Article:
Want a high-yielding energy stock where the dividend isn't exactly a dividend? Meet royalty trusts.
Energy royalty trusts have a similar structure to real estate investment trusts, or REITs,but switch in consumable resources such as oil and gas for the bundle of properties. The trusts own interests in the holdings, not the actual holdings. So an oil royalty trust doesn't own the oil field but instead receives royalties on what's produced.
Units of the trusts trade on the exchanges the same way as stocks. And a dividend-esque payment is returned to unitholders either monthly or quarterly. The payments are actually unit payments, but the difference largely comes down to depletion-related tax breaks. So let's agree for brevity to call them dividends anyway.
Here's a look at three of the top royalty trusts in the United States.
Betting big on one oil field
BP Prudhoe Bay Royalty Trust (NYSE:BPT) has all of its interests in one oil field located in North Slope, Alaska. The trust receives about 16% royalties on the lesser of either the first 90,000 barrels per day or the overall average daily production.
BP Prudhoe has a market cap of around $1.8 billion and a dividend yield over 10%. Dividends pay quarterly. In the second quarter, average net production was down 5% year over year while the average per barrel royalty was down nearly 7%.
The reliance on one field comes with a clearer cut expiration date than more diversified trusts. BP Prudhoe predicts the oil will run dry after 2029.
Oil, gas and multiple locations
Sabine Royalty Trust (NYSE:SBR) specializes in oil and gas with interests in six states: Florida, Mississippi, Louisiana, New Mexico, Texas, and Oklahoma, for a total of around 5,400 tracts.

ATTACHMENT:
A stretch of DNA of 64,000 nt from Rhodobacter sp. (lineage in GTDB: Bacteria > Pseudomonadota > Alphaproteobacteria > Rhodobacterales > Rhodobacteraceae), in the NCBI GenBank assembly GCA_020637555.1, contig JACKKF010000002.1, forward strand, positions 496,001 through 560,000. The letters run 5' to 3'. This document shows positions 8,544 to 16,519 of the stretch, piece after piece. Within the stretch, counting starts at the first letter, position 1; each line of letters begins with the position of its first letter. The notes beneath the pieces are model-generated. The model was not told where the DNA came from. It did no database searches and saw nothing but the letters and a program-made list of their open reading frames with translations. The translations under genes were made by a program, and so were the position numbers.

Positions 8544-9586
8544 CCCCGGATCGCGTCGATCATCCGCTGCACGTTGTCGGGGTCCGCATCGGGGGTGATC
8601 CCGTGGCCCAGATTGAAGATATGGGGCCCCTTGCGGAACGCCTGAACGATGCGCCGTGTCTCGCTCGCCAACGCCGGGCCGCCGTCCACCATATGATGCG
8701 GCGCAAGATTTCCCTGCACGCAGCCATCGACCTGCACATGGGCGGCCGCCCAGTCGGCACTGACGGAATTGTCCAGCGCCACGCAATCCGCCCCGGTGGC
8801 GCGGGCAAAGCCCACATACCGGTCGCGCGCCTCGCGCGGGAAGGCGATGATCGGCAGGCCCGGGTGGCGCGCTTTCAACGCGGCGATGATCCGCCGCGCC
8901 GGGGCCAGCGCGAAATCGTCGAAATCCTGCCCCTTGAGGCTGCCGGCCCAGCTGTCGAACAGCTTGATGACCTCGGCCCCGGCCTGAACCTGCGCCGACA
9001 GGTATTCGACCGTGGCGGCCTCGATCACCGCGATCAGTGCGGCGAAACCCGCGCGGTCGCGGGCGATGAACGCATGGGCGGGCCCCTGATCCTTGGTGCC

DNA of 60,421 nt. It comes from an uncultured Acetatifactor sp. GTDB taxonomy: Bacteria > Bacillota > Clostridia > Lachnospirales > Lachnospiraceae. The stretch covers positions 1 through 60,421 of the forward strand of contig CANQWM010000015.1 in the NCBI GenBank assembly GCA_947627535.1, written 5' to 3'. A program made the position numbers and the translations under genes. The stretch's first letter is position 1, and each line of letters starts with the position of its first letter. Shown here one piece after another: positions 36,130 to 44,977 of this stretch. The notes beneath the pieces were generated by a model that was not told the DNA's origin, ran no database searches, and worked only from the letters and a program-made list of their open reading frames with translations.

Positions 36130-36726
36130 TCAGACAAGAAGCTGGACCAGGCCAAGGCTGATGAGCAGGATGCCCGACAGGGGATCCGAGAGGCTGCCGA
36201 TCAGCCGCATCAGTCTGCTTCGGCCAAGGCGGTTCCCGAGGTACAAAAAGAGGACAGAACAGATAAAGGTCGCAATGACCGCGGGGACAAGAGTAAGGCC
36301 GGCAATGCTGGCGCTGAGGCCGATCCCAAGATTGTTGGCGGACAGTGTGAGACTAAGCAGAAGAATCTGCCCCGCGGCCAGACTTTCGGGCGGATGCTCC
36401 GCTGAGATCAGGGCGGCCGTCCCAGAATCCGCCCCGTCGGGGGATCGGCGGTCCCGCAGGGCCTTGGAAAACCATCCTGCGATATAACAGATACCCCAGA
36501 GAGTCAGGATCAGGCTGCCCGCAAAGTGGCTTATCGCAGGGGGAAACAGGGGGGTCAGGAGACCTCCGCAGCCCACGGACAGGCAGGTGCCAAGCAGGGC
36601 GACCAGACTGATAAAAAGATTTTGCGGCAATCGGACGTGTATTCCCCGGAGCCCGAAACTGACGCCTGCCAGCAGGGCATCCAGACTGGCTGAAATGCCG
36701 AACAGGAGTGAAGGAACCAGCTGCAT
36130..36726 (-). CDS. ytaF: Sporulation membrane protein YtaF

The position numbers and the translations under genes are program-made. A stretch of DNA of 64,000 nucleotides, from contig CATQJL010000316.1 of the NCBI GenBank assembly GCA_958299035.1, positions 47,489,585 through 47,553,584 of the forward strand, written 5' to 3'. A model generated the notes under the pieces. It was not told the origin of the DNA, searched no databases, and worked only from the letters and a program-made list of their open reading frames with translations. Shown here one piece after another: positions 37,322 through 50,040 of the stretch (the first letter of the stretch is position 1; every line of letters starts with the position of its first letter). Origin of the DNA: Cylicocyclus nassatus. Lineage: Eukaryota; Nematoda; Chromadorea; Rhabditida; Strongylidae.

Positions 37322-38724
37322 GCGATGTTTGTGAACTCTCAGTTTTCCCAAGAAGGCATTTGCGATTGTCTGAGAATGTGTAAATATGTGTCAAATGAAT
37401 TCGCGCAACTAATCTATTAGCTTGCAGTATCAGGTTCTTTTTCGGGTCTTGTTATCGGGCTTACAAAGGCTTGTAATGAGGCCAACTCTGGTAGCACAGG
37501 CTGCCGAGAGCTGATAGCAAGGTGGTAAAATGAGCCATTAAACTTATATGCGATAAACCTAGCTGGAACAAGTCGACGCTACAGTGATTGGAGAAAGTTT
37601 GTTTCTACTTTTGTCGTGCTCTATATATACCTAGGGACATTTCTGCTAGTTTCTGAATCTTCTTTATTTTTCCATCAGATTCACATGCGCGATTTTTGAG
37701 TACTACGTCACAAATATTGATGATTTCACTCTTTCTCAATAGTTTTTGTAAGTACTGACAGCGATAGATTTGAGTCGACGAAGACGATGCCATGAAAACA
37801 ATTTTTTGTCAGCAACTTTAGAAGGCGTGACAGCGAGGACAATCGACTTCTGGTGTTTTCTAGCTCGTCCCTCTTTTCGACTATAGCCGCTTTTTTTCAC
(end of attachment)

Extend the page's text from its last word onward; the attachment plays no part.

Sabine has a $756 million market cap and a 7.19% dividend yield. Dividends pay out monthly.The trust announced its most recent dividend in early August and reported that oil production for May was up 27% year over year while gas production for April was down 17% on the year. Average price per oil barrel rose 7% during the same period, while the gas price rose 60%.
Permian Basin Royalty Trust (NYSE:PBT) holds oil and gas interests in 34 Texas counties across two properties. The trust's net overriding royalty interests vary between 75% and 95% depending on the property.
The trust has a market cap of $634 million and a dividend yield of almost 8%. Dividends pay monthly. Permian Basin's most recent dividend was announced in late August, and the report indicated that oil products were up 23% year over year while gas production was up 9%. Average prices for the same period were up 25% for oil and 50% for gas.
Getting gas in New Mexico
San Juan Basin Royalty Trust (NYSE:SJT) has a 75% royalty interest in the gas and oil found in the New Mexico basin of the same name.But the majority of the interests lie in gas.
The trust has a market cap of about $770 million and a dividend yield of 6.55%. The most recently reported quarter featured a 4% year-over-year growth in average daily gas production and a 57% growth in oil production. Note that the jump still only made for about 168 barrels of oil per day compared to 94,036 Mcf of gas. Average prices rose 3% for gas and fell nearly 10% for oil.
Foolish final thoughts
Royalty trusts offer an interesting opportunity for dividend investors wanting a piece of the energy market. BP Prudhoe is the big player but could prove overvalued with trading prices hovering around $85. Sabine seems worth its low $51 price with its geographic diversification and over 7% dividend yield. Out of the two "bargain" royalty trusts, Permian has more room for growth.